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Robbie Ray plays in disguise, Red Sox forget how to hit him, Mariners forget how to hit anything, lose

Somehow this one kind of feels like a tie?

MLB: Boston Red Sox at Seattle Mariners
who’s this guy?
Lindsey Wasson-USA TODAY Sports

A bad disguise consists of a set of changes in appearance, often to one’s most notable features/accessories, designed to fool others into overlooking one’s true identity. Coming into today’s game I assumed Robbie Ray was playing in a bad disguise, having shaved his controversial moustache since his last start. Perhaps without the moustache the Red Sox wouldn’t recognize him and would be so distracted by their surprise and confusion that they’d forget how to hit his fastball.

bad disguise
Photos by Carmen Mandato and Abbie Parr/Getty Images

A good disguise, on the other hand, consists of changes to both one’s appearance and one’s mannerisms, designed to fool others by altering aspects of behavior that operate subconsciously and are difficult to adjust. As it turns out, Ray was playing in a good disguise this afternoon, having not only shaved his moustache but also adjusted his mannerisms. Example #1 comes from Brittney Bush Bollay:

Is that it, Brittney? Or is he not grunting as part of the ruse?

Example #2 is the more relevant one: Robbie Ray has dramatically adjusted his mix of pitches. From Opening Day to last week, Ray threw his 4-seam fastball 52.8% of the time, his slider 41.7% of the time, and his sinker 2.3% of the time. In today’s game, he threw his four-seamer 29% of the time, his slider 18% of the time, and his sinker a whopping 48% of the time (throwing nearly double the number of sinkers today that he had all year up to this point). In his last outing, on June 6 in Houston, Ray started to throw his two-seam fastball partway through the game, but even the change from that game to today is striking:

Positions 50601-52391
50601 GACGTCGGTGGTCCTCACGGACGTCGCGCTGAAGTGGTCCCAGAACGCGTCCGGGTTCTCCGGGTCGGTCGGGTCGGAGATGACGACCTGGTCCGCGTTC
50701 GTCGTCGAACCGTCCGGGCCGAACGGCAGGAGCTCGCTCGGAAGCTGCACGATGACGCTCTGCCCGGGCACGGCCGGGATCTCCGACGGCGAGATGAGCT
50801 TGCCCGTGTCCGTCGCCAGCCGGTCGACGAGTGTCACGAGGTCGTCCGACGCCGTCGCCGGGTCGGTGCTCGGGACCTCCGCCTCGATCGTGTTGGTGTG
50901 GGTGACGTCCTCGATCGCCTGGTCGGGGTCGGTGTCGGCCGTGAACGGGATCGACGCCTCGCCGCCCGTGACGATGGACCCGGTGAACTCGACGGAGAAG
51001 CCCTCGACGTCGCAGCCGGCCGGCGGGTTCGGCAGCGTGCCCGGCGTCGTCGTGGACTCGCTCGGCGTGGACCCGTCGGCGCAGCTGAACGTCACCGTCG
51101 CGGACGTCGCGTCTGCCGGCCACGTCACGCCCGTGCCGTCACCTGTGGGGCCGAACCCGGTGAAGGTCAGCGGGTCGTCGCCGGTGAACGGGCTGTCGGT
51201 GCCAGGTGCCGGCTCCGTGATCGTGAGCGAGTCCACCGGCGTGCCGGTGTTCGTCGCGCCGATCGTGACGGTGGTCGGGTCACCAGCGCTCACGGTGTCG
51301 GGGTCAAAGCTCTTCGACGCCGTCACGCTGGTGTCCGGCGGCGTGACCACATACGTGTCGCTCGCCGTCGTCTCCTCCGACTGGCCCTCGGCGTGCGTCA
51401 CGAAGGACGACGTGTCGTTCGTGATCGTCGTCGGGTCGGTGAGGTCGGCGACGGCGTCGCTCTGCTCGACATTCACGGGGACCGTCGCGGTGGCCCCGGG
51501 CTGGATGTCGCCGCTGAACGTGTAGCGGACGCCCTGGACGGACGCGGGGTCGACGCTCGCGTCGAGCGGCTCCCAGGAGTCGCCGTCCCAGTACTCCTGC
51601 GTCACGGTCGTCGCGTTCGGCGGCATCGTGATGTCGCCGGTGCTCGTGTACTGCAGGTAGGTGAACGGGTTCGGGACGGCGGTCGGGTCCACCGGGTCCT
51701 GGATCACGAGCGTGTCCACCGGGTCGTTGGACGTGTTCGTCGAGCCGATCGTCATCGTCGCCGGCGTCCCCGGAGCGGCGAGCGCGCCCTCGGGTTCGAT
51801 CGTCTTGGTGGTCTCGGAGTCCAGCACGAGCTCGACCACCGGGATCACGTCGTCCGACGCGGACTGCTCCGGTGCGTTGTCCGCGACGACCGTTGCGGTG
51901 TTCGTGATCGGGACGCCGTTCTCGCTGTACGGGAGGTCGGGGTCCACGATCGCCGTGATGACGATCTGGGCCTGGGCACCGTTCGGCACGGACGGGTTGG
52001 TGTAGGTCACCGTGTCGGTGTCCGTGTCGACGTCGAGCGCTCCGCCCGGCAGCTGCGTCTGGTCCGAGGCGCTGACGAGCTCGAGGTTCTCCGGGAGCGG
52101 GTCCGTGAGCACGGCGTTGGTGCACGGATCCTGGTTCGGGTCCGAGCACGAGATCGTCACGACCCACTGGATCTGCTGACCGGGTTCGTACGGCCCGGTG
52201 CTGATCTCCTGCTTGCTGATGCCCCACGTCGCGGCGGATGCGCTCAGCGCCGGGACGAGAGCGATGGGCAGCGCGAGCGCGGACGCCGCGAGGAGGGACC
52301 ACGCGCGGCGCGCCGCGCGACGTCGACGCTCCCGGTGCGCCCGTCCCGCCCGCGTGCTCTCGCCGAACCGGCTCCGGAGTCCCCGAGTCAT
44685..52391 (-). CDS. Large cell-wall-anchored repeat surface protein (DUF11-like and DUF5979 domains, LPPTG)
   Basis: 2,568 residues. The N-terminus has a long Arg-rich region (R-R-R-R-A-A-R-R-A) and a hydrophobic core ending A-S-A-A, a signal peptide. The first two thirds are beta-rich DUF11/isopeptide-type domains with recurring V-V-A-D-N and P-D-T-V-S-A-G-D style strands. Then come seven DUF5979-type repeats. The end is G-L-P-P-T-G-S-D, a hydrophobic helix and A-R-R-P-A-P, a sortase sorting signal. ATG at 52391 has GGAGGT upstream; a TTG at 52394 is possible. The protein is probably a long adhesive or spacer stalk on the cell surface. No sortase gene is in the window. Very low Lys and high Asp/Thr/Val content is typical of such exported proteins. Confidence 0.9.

side-by-side pitch chart comparison
Baseball Savant

I’m using two-seam fastball and sinker interchangeably here, because while interviews with Ray and his coaches indicate that the pitch is more accurately classified as a two-seamer (given its more horizontal movement), Statcast records it as a sinker.

Ray’s pitch mix adjustment was the talk of the broadcast and proved effective against Boston: He went seven scoreless innings, giving up just three hits and one walk with four strikeouts. The Red Sox couldn’t get much solid contact off of his sinker; he induced a lot of ground ball contact and none with an exit velocity over 100. The cat’s now out of the bag on this new pitch, so Ray’s next few starts will be informative in terms of how he continues to use and develop the pitch, and how opposing teams will adjust to it.

Ray’s excellent outing lined up against what we thought was essentially a bullpen day for the Red Sox, who called up Kutter Crawford from triple-A to start after Garrett Whitlock was placed on the 15-day injured list yesterday. Crawford hadn’t gone more than 4 innings at any level this year, so his five scoreless innings with one hit and seven strikeouts were even more unexpected than Ray’s dominance. Most of the offensive excitement (if it even reaches the level of excitement) today came in the form of five Mariners walks and stolen bases by Adam Frasier, Taylor Trammell, and Dylan Moore. Additional kudos go to the broadcast team, who had several good calls (including both a very excited “boom bang BANG!” from Dave Sims when Ray struck out the side in the first and an “oh no! oh NO!” when Rafael Devers hit the go-ahead home run in the 7th) and apparently sent Mike Cameron to argue an error call in the fourth (he succeeded, and what was originally called a fielding error on Ty France was reclassified as a double for J.D. Martinez).


Okay, we can talk about the home run. Paul Sewald came in in the eighth to finish what Ray started, and he struck out the first two batters with ease. The third batter of the inning was Rob Refsnyder, who went around on what would have been strike three, but got hit in the hand, bringing up Devers instead of the end of the inning. Sewald battled Devers to an 0-2 count, and then Devers somehow hit a ball several inches outside the zone out to left field for a two-run home run.

Is Sewald to blame? Sure, in that he threw a pitch that Devers hit into the visiting bullpen. But Devers is one of only a few hitters who could have hit that out, so it’s hard to be angry about it. Another day, another game, this one a loss. But one where our Cy-Young-winner looked the part, which has got to count for something. (I know, it literally counts for nothing, but at least it feels good). Let’s focus on that, and meet back here tomorrow.